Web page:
A few of my coworkers recently returned from business travel in Michigan. One evening the guys visited a restaurant where the waitstaff consisted entirely of women who were particularly provocative in their attire. One such lady chatted up my coworkers.
Attractive Waitress: So what do you guys do?
Andy: We’re engineers.
Waitress: So… you drive trains?
Andy: Yup. Trains.
Sander: We’re parked outside.
Andy: All aboard!
Sander: Woo woo!
I got a good chuckle at this. To be fair, this was simply a misinterpretation of the data presented. Still, I’m tempted to buy Andy and Sander a pair of striped railroad engineer digs for Christmas.
Normally, I book my company travel through our travel agent at my company. It’s massively convenient. For this trip however, because of the limited advanced notice, one of my coworkers was kind enough to set my flight up for me via travelocity.
My return flight was scheduled for 8pm and I found out that there was an earlier 10am flight available. I called up travelocity to see if I could switch the flight and was informed that I would be charged $1,550. $150 for the change fee and $1400 as the change in the two ticket expenses. $1550? Whoa there, Travelocity. That seems a bit steep. I figured maybe $300 bucks or so. But $1,550? Geeze.
So I called Korean air and was able to change my flight for no charge. Free. Zero bucks. Zippo Dollars. Ixnay on the argeChay.
What the heck Travelocity?!?
Of all the foods I’ve tried, it is Korean cuisine that I can’t yet appreciate.
I am currently working on the South East end of the Korean peninsula about a four hour drive from Seoul. A typical lunch for the workers here consists of a pile of white sticky rice, various vegetables covered in brine and hot chili peppers, kimchi, a meat and a soup. It’s that brine-esque, pickled vegetable stuff that I haven’t yet learned to love. and it is EVERYWHERE. 50% of most meal options are sprinkled with hot&spicy ocean flavor spices.
Yesterday, the Koreans that I’m working with requested a pizza party. So we bought them Pizzas from their favorite locale: Dominoes.
Korean Dominoes should be classified as local cuisine. Two of the pizzas had mayonaise on them, another had shrimp and unidentified yellow cubes. Squash? I’m not sure. You’d think I would be all over that mayo pizza, but I couldn’t move myself to try it.
I will be here until the 28th.
For those of you who are curious:
1. Gangnam style is referenced daily here
2. I’ve heard Gangnam style twice on the radio
3. I have danced the Gangnam style dance twice (unrelated to the radio)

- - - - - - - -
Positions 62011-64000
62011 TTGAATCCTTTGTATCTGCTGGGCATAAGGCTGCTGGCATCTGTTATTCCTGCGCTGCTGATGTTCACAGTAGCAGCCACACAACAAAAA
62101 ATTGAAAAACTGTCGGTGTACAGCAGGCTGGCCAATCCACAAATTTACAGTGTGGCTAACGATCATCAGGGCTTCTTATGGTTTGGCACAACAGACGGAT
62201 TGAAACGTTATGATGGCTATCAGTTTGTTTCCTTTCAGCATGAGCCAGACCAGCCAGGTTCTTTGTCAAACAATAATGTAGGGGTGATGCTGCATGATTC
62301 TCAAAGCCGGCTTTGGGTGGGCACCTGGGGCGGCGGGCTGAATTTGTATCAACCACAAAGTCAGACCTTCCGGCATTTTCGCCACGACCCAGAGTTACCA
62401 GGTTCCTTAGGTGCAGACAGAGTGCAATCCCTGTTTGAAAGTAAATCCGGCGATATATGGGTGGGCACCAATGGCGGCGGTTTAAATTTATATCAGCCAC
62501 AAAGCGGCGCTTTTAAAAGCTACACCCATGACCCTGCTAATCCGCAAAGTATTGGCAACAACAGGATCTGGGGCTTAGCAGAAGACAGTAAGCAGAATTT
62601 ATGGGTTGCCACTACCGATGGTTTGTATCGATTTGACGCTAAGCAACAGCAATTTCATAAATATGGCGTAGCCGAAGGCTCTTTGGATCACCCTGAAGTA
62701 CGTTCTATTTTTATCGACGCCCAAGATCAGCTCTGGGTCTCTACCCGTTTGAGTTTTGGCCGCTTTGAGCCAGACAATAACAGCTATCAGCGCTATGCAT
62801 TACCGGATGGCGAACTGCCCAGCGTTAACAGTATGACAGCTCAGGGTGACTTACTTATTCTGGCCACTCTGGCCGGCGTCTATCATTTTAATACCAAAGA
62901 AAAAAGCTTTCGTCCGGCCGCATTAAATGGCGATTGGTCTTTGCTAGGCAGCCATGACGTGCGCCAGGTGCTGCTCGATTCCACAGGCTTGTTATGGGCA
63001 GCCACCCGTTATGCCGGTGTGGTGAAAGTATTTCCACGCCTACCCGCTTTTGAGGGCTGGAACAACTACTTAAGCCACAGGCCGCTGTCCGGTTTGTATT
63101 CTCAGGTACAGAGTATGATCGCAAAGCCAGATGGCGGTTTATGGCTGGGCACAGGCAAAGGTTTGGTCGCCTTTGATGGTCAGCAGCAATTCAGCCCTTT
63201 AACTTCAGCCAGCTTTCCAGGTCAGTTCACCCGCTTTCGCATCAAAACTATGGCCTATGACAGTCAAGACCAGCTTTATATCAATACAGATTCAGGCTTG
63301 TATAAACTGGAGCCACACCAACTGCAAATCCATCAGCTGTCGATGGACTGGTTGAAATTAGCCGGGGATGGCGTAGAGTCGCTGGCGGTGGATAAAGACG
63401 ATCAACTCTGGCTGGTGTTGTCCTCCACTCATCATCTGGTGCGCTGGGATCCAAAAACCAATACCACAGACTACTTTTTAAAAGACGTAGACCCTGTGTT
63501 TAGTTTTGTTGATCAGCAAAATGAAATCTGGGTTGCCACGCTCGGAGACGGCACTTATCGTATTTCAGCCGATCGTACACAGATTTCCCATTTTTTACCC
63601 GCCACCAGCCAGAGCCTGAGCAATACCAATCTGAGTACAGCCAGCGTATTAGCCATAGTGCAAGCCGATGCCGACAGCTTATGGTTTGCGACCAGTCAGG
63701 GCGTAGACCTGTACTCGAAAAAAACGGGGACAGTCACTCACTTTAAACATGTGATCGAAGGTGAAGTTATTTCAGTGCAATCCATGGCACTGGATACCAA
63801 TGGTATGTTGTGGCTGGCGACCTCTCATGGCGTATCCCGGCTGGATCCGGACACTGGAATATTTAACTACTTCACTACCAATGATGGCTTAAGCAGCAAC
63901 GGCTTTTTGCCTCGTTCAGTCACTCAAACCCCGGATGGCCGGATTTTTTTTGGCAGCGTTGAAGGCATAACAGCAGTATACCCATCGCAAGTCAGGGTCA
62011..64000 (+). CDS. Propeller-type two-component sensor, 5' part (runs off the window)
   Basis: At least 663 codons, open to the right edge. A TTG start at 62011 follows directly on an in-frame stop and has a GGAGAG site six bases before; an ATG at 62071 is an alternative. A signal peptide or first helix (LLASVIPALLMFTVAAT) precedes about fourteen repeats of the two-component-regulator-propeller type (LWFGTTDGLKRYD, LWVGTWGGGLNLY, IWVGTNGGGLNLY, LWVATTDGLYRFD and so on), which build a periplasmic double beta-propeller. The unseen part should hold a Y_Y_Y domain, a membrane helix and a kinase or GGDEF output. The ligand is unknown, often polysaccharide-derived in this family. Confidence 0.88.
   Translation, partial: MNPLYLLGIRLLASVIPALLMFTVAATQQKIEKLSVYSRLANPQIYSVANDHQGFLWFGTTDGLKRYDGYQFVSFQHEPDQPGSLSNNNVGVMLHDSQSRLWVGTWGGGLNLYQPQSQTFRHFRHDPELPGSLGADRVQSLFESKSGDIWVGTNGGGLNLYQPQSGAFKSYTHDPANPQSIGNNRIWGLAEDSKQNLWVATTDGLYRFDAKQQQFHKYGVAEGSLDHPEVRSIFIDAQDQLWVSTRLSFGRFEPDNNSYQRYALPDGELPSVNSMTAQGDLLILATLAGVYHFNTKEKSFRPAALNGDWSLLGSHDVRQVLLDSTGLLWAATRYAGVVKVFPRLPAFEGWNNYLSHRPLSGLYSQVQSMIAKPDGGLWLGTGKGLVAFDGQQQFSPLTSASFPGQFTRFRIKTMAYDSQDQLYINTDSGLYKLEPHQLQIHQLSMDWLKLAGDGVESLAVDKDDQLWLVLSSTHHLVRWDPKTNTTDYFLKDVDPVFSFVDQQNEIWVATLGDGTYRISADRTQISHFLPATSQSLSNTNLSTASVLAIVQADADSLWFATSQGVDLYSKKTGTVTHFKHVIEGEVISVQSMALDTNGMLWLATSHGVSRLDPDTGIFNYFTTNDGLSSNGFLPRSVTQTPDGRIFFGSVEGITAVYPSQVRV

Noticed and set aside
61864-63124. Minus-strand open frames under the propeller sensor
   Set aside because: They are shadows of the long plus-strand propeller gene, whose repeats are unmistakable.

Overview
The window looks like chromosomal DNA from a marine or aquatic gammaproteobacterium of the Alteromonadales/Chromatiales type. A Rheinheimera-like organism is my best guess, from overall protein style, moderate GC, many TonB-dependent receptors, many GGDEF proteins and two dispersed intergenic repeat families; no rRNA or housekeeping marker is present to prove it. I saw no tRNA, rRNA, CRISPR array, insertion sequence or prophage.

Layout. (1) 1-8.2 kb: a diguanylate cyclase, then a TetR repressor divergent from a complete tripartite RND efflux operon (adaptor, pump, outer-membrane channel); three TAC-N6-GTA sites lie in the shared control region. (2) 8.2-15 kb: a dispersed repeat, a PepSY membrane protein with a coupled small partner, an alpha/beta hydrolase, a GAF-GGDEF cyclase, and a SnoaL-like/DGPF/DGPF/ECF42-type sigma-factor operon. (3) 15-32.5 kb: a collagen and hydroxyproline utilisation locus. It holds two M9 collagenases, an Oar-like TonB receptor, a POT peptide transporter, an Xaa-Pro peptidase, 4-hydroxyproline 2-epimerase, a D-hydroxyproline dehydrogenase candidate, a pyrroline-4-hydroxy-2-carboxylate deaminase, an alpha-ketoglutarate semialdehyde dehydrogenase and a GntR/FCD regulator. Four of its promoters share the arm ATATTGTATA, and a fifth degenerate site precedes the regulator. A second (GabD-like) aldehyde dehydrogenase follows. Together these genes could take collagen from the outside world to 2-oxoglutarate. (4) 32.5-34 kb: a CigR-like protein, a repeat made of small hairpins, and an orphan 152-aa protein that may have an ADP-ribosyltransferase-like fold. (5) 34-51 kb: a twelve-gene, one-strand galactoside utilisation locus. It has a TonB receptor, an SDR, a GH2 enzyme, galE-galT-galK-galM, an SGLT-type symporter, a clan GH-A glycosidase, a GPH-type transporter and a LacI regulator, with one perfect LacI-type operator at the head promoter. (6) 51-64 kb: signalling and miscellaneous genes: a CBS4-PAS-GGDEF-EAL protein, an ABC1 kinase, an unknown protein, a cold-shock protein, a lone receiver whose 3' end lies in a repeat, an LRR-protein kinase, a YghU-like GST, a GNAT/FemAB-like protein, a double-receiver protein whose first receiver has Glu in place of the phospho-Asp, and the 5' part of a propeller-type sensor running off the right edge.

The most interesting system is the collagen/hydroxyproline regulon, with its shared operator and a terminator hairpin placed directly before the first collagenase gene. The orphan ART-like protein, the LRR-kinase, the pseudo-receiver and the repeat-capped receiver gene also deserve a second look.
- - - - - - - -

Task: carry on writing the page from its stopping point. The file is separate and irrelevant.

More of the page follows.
4. I have seen two South Koreans dance the gangnam style dance
I got a call at midnight last night instructing me to get on the earliest flight to South Korea.
So here i am at JFK. Off I go!
This week I’m off to Chattanooga, TN and Birmingham, AL! I’m somewhat exicited about this trip because these are two locations that I haven’t yet had the pleasure of visiting. I’m hoping to sneak in at least a few hours of tourism in each city, though this will depend greatly on how aggressive my schedule ends up being.
If you have been to either of these cities and can make some recommendations on things I should see or do, please send ‘em my way!
On my return flight from Buffalo this week I sat next to a food scientist. This seat assignment rates right up there with the time I sat next to the Mayonnaise Salesman and let’s not forget the Sargento Cheese guy. This woman had an undergraduate degree in Chemistry and a master’s degree in Food Science. At her current job she specializes in dough.
Dough. Like… Pizza dough? How convenient!
Obviously, I asked her for comments on pizza making. The first recommendation she made to me was that I transition to 00 Flour (referred to in the industry as “Double Oh Flour”). This is a dough that is ground extra thin, retains more water, and improves the silky smoothness of the dough pre-baking. But with new water retention levels, how do I know how much flour to add? My new food scientist friend reports that I should be able to read a newspaper through the dough when it’s stretched thin – Daaaang! That is Glutenrific!
I got this food scientist’s business card and may introduce her to MikeDiDonato.com. I think it’s safe to say that we would welcome the knowledge base of a food scientists amongst our ranks.
As a final note, it’s probably worthwhile to pause to reflect on food industry business cards. Kristin the food scientist was telling me that she knows a butter developer. Butter Developer? Best title ever.